CCW Permit Student Shot By Firearms Instructor
Setup- A man was attending a firearms concealed carry permit class in the “may issue” state of California when he was “accidentally” shot by his trainer, a civilian firearms trainer for the Riverside County Sheriff, according to the source. The incident took place on August 10th as the trainee participated in the class at the Ben Clark Training Center Gun Range. The range is in Riverside, California. It is reported that, during an inspection, the instructor did a “trigger pull test” shooting the student in the leg.
The student was transported to the hospital where he was treated for a non-life-threatening wound to the leg and the “accidental discharge” is being investigated by the Sheriff’s department and the training center where the incident took place.
Safety Violations- Rule #1 was violated “all guns are always loaded”. Rule #2 “never point the muzzle at anything you are not willing to destroy” was violated. Pulling the trigger on an empty gun is a bad habit. If the gun has a hammer either decock or use the manual method to decock the firearm. Pulling the trigger should only be done while pointing at something you are willing to shoot as in Dry Fire practice. You could probably argue that rule #3 was violated “keep your finger off the trigger until you have acquired a target and decided to shoot”.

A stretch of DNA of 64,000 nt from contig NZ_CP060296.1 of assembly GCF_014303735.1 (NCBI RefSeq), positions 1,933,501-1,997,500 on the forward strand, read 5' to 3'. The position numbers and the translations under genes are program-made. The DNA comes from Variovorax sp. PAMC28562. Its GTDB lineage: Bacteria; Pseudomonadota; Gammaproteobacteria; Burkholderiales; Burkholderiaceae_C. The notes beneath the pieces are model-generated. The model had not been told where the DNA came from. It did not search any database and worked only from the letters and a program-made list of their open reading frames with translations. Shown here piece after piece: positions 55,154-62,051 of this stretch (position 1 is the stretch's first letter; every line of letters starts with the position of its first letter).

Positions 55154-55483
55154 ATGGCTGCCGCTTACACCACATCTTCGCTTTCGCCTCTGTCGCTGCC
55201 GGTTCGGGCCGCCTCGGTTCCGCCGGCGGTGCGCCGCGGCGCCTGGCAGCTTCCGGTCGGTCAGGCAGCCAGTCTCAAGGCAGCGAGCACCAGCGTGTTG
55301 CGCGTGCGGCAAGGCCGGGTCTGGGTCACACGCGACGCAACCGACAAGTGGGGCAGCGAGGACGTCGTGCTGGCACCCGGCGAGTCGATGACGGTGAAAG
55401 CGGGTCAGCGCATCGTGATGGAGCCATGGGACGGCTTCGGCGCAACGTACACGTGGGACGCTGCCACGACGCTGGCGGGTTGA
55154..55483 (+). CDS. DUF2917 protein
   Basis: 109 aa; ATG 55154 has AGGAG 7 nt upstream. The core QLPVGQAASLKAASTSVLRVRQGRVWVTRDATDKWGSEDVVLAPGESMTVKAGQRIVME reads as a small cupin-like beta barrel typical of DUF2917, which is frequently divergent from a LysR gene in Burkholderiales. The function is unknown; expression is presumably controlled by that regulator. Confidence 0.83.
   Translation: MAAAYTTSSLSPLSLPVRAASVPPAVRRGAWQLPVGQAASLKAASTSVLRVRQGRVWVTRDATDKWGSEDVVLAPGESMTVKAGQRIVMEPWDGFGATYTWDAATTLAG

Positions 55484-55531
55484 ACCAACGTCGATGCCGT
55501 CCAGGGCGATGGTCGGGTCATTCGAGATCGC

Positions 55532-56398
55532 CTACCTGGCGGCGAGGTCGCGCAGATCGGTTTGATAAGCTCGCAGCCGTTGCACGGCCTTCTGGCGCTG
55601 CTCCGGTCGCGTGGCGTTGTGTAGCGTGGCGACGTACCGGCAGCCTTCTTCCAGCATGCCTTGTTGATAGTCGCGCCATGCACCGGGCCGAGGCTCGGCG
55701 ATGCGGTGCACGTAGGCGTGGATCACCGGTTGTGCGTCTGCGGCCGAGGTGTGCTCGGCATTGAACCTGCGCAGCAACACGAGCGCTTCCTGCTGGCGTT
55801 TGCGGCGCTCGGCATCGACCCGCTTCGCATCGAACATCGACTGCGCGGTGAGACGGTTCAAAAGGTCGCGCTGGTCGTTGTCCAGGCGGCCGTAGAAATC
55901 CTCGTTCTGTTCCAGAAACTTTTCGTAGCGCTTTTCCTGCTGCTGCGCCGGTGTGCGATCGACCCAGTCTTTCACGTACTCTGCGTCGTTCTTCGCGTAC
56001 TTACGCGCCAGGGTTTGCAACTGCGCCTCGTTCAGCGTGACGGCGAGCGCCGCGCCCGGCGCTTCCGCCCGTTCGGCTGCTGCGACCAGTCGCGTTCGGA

Remedy- Guns should be checked properly to determine if they are loaded or unloaded, and safety rules should have been followed. In either case, this instructor did not check the gun properly and then proceeded to violate several safety rules.
Conclusion- Apparently, students are instructed to unload their firearms at some point during the class and then inspected by this trainer. The instructor apparently didn’t check the condition of the firearm, pointed the gun at a human being, and then conducted a “trigger pull test” on that gun. Again, the instructor obviously did not check the condition of the gun he was given, shooting one of the students in the leg. Just because someone is in law enforcement or a firearms instructor doesn’t mean they are good or proficient with the tools of their trade. You must pay close attention to everything that goes on around you when firearms are involved. In training, at the gun show, or even in your favorite gun store.